There are a number of reasons for this. The biggest reason is the fact that #define is just a dumb text replacement mechanism. Say you have a larger program and you are trying to debug it - since #define simply replaces a textual pattern with a given value, all symbols are lost. It's great in the source code to not have any magic numbers, but in a debugger, you won't have that luxury with #define - it'll be back to magic numbers all over again.

The other more minor reasons are that const guarantees it won't change, and if you need to take the address of any of these variables for any reason, well, you're totally out of luck with #define.

That being said, you cannot always get away with using const instead of #define. There's a big post about this on StackOverflow that is worth reading.

Finally, try to avoid using global variables (variables outside the scope of any function, so TIME_TYPE start, end;). In a small program like this it doesn't matter too much, but it's a good habit to get into.

I've typed a bit of a wall of text, but most of this stuff is pretty minor. Summing up:

  • Always compile with all warnings enabled.
  • Prefer 4 space to 8 space indentation.
  • Don't use #define to introduce a new type or a type alias; use typedef.
  • Prefer to use const variables to #define'd variables.
  • Try to avoid global variables if possible.
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  • 1
    \$\begingroup\$ I use 8 space indentation as per the [Linux Kernel Coding Guidlines][kernel.org/doc/Documentation/CodingStyle]. I like the typedef recommendation, I will attempt to adopt that in the future. I do not, however, understand defining constants as variables, even static variables, when a #define makes it perfectly clear what is what. As for the global variables, I concur. However, for what sorts of programs would a global variable help? Also, getc(stdin) works for specifying that it is stdin, and enables a possible file stream in a future revision. Thanks for your input! \$\endgroup\$ – Aviator45003 May 9 '13 at 6:17
  • \$\begingroup\$ @T.C. Fair enough on the indentation - who am I to argue with kernel developers I suppose :). I'll add some more information regarding why you should prefer to use const static over #define. \$\endgroup\$ – Yuushi May 9 '13 at 6:21
  • 1
    \$\begingroup\$ @T.C. I've edited my post. For global variables, particular state changes that need to be seen by large swathes of the system would likely be global - however, this in itself is (highly) questionable design. Globals are something of a code smell - generally if you think through the design more carefully, you can avoid them completely. \$\endgroup\$ – Yuushi May 9 '13 at 6:38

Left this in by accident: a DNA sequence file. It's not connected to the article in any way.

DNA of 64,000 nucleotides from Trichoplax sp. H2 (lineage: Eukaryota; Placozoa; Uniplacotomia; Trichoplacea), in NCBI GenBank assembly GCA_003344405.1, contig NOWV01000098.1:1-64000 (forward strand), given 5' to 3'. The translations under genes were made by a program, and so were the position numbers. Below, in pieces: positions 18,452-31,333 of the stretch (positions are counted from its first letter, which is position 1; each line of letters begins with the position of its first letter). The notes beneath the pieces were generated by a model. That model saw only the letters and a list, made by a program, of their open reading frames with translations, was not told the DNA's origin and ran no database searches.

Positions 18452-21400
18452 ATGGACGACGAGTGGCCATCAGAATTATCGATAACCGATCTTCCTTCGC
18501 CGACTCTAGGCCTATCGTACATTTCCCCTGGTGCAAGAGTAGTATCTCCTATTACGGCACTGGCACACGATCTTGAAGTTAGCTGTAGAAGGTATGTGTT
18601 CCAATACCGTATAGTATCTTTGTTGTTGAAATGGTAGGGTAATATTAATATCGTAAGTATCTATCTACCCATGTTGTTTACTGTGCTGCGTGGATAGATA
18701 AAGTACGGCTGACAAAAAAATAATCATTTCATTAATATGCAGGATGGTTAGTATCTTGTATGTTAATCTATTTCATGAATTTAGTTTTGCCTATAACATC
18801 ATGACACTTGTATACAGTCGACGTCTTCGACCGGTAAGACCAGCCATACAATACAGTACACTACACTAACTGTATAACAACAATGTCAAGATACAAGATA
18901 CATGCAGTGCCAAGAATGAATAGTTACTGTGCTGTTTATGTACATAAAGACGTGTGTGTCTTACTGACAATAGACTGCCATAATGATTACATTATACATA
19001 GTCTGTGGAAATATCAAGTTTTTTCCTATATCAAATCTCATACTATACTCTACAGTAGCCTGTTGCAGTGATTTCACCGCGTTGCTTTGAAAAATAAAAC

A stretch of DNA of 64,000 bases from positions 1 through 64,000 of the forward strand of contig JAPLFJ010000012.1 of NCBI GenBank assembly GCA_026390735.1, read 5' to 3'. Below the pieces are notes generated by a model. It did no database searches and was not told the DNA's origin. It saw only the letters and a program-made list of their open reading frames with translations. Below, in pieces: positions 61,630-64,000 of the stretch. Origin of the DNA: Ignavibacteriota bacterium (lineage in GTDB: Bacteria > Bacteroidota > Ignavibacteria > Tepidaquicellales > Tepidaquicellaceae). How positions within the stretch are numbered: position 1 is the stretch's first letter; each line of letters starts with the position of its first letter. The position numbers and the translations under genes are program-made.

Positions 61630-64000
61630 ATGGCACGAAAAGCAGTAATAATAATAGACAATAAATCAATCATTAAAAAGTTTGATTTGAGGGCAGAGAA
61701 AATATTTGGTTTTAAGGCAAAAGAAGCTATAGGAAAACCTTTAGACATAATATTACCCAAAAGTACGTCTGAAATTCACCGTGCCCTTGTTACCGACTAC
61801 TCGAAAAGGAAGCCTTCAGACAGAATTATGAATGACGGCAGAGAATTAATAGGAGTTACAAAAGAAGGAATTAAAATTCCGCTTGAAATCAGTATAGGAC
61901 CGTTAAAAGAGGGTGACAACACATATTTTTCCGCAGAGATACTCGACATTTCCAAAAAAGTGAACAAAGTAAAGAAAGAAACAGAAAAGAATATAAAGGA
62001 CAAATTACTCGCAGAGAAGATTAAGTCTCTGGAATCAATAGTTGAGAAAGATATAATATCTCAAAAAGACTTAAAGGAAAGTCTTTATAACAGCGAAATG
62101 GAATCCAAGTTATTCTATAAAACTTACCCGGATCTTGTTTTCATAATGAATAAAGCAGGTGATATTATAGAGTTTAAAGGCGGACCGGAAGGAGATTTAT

3
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I was about to post a list similar to that posted by @Yuushi, but since he beat me to it, I'll just post some bits and pieces he did not cover.

  • defining your own TIME_TYPE is unnecessary - just use time_t.

  • start and end should be local to main not global. Note also that although breaking programs into functions is good, and one-liners definitely have their place, in this case getTime and updateTime are unnecessary. For example you could do:

    int main(int argc, char* argv[])
    {
        const time_t start = time(0);
        int command = 0;
        do {
            printPrompt();
            command = getChar();
            printTime(time(0) - start);
        }
        while (command != 'q');
        return 0;
    }
    
  • getChar (which is too close in name to the std library getchar) saves the first char typed and returns it once the user types \n. It seems as if you really wanted unbuffered, raw input and ended up having to read all characters until the end of the line. To me, this seems clearer:

    static int getChar(void)
    {
        int retVal = getc(stdin);
        if (retVal != '\n') {
            while (getchar() != '\n') {
                /* nothing */
            }
        }
        return retVal;
    }
    

    Note that chars are of type int because they must be able to express the value EOF on end of file - and EOF does not fit into a variable of type char

  • printTime can be done with the library function strftime, although the numbers will be zero-padded. For example this:

    static void printTime (time_t diff)
    {
        char buf[20];
        struct tm *tm = gmtime(&diff);
        strftime(buf, sizeof buf, "%jd %kh %Mm %Ss", tm);
        printf("%s\n", buf);
    }
    

    will produce

    001d  0h 00m 01s
    

    EDIT - I just noticed the 1 in the day count! So it is not so clever after all!

And some pedantry:

  • Errors are best printed to stderr with fprintf(stderr, "format", ...)
  • The message printed is wrong. The user must type a carriage return to show the time.

  • Prototypes are unnecessary if you define main last. The prototypes and functions without parameters should all take a void parameter list (see https://stackoverflow.com/a/51080/119114, @Nate)

  • And, something that I may be unique in bothering about, opening braces should be in column 0 (just my opinion).

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  • \$\begingroup\$ Best to include a link, for example, to explain the point about void params. Also, where the leading { goes is personal preference. An organization that cares would specify which way they want it in a coding standards doc. It shouldn't be left to the individual reviewer's style choices. \$\endgroup\$ – Nate May 8 '13 at 11:13
  • \$\begingroup\$ Thanks, I added the link. I also noticed (and noted) that the day-count in my printTime is wrong :-( \$\endgroup\$ – William Morris May 8 '13 at 12:12
  • \$\begingroup\$ My normal style has method opening braces in column 0, but this program was written in under a single class period, so I neglected my normal design a little (by accident). Also, I like organizing a program in the order it will be run. Having main() at the end doesn't easily lend itself to that. And similarly, thanks for the fprintf(stderr,string); remark. \$\endgroup\$ – Aviator45003 May 9 '13 at 6:25